Ohio shaping up as ground zero for Election Day disputes

 

Twelve years after voting problems delayed the 2000 presidential election results, Ohio, possibly the most pivotal state on the political map, sits at the center of a dispute that once again could put the outcome in limbo for weeks.

Meanwhile, in New Jersey and New York, damage from Hurricane Sandy sent election officials scrambling to create makeshift polling stations and to limit what could be long lines and confusion for hundreds of thousands of people.

New Jersey officials said they will allow voters displaced from their home as a result of the storm to cast ballots by email or fax. But they also created a legal, logistical and political tempest by not requiring displaced people to provide a paper backup to prevent vote fraud.

And in Florida, ground zero 12 years ago in the debate over the counting of disputed ballots, a sense of calm on Monday settled over the election sites set up for voters to cast absentee ballots, following a ruckus on Sunday when officials temporarily shut down a site because of the long lines and hours-long waits.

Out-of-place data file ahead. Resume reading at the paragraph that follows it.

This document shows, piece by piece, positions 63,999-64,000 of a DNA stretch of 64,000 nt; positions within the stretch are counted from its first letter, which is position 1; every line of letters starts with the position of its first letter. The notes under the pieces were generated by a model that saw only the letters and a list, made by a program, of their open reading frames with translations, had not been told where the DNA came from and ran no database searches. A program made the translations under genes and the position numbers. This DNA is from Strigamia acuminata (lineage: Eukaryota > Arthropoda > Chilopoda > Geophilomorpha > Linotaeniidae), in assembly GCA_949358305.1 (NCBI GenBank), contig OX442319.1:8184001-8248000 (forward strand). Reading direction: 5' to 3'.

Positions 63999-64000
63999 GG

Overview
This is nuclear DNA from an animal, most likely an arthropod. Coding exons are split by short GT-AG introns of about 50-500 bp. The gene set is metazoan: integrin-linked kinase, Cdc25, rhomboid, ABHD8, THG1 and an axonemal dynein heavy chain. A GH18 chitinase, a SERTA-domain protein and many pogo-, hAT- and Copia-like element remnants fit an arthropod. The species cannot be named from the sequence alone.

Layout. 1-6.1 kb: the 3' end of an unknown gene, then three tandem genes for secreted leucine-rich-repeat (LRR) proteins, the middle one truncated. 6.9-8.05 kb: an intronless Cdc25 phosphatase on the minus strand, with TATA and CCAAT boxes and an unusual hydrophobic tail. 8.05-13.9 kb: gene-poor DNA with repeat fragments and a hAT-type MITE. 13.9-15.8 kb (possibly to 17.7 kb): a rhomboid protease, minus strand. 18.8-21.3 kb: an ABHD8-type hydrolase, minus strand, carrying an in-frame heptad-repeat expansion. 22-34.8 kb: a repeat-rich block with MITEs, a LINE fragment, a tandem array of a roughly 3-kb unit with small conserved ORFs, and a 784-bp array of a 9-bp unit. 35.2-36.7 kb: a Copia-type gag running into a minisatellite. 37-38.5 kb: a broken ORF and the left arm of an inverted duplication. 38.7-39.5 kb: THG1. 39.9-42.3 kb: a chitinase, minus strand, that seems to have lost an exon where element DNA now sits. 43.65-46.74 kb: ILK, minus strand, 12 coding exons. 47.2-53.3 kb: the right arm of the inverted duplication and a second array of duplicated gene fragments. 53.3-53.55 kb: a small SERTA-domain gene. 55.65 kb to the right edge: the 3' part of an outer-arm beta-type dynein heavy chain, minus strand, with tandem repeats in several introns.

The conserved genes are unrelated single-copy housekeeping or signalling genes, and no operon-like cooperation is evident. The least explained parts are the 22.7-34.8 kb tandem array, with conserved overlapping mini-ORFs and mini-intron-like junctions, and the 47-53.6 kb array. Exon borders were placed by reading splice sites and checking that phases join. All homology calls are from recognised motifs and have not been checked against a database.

Tempers flared, people chanted and banged on the windows before officials eventually apologized and allowed voting to resume.

But it is in Ohio, where the polls in the race between President Barack Obama and Mitt Romney remain tight, where a key dispute is brewing. It centers on an emergency motion from a labor union and homeless advocacy group asking a federal court to clarify whether Ohio voters who cast provisional ballots – or the workers who process them – are responsible for incomplete or missing identification information on those ballots.

The ruling, from U.S. District Court Judge Algenon Marbley, will not come in time for Election Day. But he is expected to decide the case by Nov. 17, when Ohio counts provisional ballots.

The case is the result of Ohio Secretary of State Jon Husted’s order last week that county elections officials should not accept provisional ballots if they include incomplete information on the type of identification the voter used to obtain the ballot.

“The directive is issued to provide uniformity across Ohio’s 88 county boards of elections,” Husted wrote.